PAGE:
Governor Nyesom Wike of Rivers State, who also lost in the exercise, had campaigned, among others, based on a power shift to the south.

The ruling All Progressives Congress (APC), however, is fielding a southerner – Bola Tinubu – as its presidential candidate to honour the power-sharing deal called zoning between the north and south.

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Senate confirms Buhari’s ministerial nominees

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Senate confirms Buhari’s ministerial nominees

The senate has confirmed seven persons nominated by President Muhammadu Buhari for ministerial positions.

The upper legislative chamber confirmed the nominees on Wednesday after they were screened by the “committee of the whole” chaired by Senate President Ahmad Lawan.

The ministers-designate will replace those who resigned to pursue political bids.

Rotimi Amaechi, Ogbonnaya Onu, Godswill Akpabio and Emeka Nwajiuba are some of the ministers who resigned to pursue presidential bids.

The ministers confirmed on Wednesday are Henry Ikoh (Abia), Umana Okon Umana (Akwa Ibom), Ekuma Joseph (Ebonyi), Goodluck Nana Obia (Imo), Umar Ibrahim Yakub (Kano), Ademola Adewole Adegorioye (Ondo), and Odo Udi (Rivers).

During screening, Ikoh said as a way of tackling employment in the country, “technical” graduates can be job creators.

“On the unemployment situation, we need more technical graduates to do most of the things we are doing right now. If you are a technical graduate, you can employ yourself and employ others,” he said.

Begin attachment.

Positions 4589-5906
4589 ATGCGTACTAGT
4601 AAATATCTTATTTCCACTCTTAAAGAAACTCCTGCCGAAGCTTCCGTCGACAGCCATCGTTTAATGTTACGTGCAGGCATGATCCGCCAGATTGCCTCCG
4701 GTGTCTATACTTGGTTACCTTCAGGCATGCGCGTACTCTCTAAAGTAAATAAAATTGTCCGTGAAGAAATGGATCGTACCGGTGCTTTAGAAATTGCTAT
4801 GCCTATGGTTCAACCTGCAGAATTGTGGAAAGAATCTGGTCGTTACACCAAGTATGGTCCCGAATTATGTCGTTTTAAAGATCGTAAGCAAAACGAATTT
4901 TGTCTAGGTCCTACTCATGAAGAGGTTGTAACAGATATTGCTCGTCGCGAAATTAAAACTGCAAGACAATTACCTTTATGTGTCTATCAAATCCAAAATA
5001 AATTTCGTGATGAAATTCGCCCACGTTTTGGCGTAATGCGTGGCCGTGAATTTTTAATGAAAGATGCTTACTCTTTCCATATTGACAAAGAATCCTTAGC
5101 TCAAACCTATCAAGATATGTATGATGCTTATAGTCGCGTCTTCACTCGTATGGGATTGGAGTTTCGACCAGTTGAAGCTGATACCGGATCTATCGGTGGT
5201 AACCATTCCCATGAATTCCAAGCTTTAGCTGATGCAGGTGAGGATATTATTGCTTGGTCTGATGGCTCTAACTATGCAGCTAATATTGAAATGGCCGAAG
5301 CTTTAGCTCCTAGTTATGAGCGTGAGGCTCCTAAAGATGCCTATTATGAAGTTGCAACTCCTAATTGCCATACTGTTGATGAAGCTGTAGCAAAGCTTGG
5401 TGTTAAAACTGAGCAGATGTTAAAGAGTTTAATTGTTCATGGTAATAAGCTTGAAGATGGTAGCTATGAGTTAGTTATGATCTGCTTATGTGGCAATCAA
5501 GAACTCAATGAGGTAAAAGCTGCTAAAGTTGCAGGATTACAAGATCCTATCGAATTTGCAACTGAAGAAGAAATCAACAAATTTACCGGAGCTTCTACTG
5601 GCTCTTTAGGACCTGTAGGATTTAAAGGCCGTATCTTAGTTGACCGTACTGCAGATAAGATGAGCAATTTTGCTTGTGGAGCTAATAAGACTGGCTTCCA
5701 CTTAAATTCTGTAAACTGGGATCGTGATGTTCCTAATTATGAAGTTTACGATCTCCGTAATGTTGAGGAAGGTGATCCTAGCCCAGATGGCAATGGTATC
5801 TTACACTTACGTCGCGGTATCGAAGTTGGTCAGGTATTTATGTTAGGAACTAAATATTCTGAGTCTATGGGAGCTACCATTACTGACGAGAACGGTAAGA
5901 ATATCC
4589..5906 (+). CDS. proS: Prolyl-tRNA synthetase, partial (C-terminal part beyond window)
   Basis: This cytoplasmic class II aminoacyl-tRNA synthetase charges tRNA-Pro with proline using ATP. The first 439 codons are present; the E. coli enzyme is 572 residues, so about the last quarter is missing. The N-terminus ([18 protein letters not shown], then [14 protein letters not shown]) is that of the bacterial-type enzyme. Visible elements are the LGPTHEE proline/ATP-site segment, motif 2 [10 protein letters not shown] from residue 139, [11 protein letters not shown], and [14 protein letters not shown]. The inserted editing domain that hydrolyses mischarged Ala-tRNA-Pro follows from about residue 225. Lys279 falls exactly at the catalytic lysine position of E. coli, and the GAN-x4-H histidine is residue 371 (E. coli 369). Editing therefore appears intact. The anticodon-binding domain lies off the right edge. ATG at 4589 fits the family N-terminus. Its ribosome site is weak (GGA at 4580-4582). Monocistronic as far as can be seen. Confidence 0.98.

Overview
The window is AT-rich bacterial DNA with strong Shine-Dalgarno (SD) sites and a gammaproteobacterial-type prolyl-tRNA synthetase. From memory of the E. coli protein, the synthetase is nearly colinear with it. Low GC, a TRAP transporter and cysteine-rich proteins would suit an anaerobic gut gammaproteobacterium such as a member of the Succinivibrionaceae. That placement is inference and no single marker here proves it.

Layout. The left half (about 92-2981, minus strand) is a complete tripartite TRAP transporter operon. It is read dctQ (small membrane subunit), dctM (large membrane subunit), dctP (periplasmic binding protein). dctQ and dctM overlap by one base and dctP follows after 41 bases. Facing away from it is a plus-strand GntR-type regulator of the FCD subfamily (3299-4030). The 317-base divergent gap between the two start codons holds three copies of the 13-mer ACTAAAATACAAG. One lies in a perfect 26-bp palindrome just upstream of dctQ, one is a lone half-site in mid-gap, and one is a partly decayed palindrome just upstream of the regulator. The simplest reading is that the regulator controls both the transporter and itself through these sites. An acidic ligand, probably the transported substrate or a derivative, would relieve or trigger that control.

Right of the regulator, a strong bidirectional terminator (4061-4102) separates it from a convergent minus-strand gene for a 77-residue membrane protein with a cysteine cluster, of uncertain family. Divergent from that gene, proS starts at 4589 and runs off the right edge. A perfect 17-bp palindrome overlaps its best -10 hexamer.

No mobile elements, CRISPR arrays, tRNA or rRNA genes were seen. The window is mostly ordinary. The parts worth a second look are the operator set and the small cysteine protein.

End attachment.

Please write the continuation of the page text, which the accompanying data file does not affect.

On his part, Umana said the country could boost its foreign exchange earnings with its free trade zones.

“On the issue of how to boost foreign exchange, I want to say that even the free zones platform is a veritable platform for this,” he said.

“The free zone is a platform that can drive production because when you produce for export, you earn foreign exchange.”

Nakama said the federal government must be ready to make some compromise to end the strike by the Academic Staff Union of Universities (ASUU).

“On tackling the issue of ASUU, my answer is that there will be leave of compromise. Government and ASUU will have to come to a compromise and through this, we will able to solve these incessant strikes once and for all,” he said.

The remaining four nominees were asked to “take a bow and go” on the grounds of their experience.